- President Donald Trump reportedly told Defense Secretary James Mattis he wanted to assassinate Syrian President Bashar al-Assad last year.
- It came after a chemical weapons attack against Syrian civilians last year, according to an excerpt from Bob Woodward's new book.
- Mattis reportedly told Trump he'd get "right on it," only to tell an aide their actual response would be "much more measured."
- Woodward's new book details how Trump's top advisers often try to work around his impetuous nature.
President Donald Trump reportedly told Defense Secretary James Mattis he wanted to assassinate Syrian President Bashar al-Assad after a chemical weapons attack against Syrian civilians last year, according to an excerpt from author Bob Woodward's new book.
"Let’s f---ing kill him! Let’s go in. Let’s kill the f---ing lot of them," Trump said to Mattis on the phone after the chemical weapons attack in Douma, Syria, according to details of the book, "Fear," published by The Washington Post.
Mattis reportedly told Trump he'd get "right on it" in an apparent attempt to pacify the president. He simultaneously told a senior aide they would not be going down that road.
"We’re not going to do any of that. We’re going to be much more measured," Mattis told the aide at the time, Woodward wrote.
The Trump administration eventually responded with limited missile strikes against Assad, targeting chemical weapons sites in Syria. The strikes ultimately did little to damage Assad's military or chemical weapons capabilities.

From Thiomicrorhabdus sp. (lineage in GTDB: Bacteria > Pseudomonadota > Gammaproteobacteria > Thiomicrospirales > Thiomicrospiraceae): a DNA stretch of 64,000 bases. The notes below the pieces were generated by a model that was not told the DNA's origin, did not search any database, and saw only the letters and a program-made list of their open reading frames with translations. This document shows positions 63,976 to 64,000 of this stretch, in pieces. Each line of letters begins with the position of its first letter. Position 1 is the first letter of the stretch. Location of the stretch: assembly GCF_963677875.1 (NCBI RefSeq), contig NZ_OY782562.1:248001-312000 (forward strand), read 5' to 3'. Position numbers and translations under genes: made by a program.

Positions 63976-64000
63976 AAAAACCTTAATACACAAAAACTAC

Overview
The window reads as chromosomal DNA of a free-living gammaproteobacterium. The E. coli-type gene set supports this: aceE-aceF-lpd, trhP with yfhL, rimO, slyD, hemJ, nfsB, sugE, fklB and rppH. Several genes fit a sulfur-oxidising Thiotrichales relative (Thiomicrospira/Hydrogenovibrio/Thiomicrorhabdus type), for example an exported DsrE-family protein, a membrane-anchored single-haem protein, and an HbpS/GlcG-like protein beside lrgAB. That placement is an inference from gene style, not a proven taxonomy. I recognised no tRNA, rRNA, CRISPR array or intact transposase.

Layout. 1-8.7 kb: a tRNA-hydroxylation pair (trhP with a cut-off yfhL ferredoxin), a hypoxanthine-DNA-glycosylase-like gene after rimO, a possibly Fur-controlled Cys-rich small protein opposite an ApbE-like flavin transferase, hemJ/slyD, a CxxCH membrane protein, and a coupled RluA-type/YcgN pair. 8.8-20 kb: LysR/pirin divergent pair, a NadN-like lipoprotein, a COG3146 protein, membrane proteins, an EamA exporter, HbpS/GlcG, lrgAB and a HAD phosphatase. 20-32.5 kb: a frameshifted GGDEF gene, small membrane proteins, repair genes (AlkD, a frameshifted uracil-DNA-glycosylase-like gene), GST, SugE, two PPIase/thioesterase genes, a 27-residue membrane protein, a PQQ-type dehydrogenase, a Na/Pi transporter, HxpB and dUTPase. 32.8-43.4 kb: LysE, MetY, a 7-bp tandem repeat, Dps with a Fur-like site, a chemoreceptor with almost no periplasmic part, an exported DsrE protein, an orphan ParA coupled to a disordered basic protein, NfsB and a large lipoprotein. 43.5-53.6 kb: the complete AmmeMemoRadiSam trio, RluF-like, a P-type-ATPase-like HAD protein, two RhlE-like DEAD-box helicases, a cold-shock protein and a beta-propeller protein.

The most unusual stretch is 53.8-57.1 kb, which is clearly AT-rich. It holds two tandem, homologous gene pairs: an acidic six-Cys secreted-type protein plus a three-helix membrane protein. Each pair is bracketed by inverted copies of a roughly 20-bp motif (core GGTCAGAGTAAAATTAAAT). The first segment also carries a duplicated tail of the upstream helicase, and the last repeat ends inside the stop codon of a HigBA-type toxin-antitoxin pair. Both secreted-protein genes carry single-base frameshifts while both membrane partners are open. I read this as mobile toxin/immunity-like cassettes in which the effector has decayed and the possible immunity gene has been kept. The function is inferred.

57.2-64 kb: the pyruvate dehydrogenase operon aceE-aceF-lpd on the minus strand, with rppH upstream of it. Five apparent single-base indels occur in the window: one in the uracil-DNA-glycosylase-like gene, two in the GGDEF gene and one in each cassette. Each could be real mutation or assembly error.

The reported exchange between Trump and Mattis on the Syrian leader captures a broader theme in Woodward's forthcoming book: how Trump's top advisers often work around his impetuous nature.
According to Woodward, the defense secretary has marveled at Trump's ignorance on foreign affairs and told close associates the president has the intelligence of "a fifth- or sixth-grader."
Trump has been tweeting about the conflict in Syria in recent days as Assad's forces close in on the last major rebel stronghold in the Syrian city of Idlib.
"President Bashar al-Assad of Syria must not recklessly attack Idlib Province," Trump tweeted on Monday. "The Russians and Iranians would be making a grave humanitarian mistake to take part in this potential human tragedy. Hundreds of thousands of people could be killed. Don’t let that happen!"
Russian and Syrian fighter jets began conducting airstrikes near Idlib by Tuesday morning.
The White House responded later Tuesday to the book.
“This book is nothing more than fabricated stories, many by former disgruntled employees, told to make the President look bad," said Press Secretary Sarah Sanders in a statement.
White House chief of staff John Kelly decried "Fear" as “another pathetic attempt to smear people close to President Trump and distract from the administration’s many successes."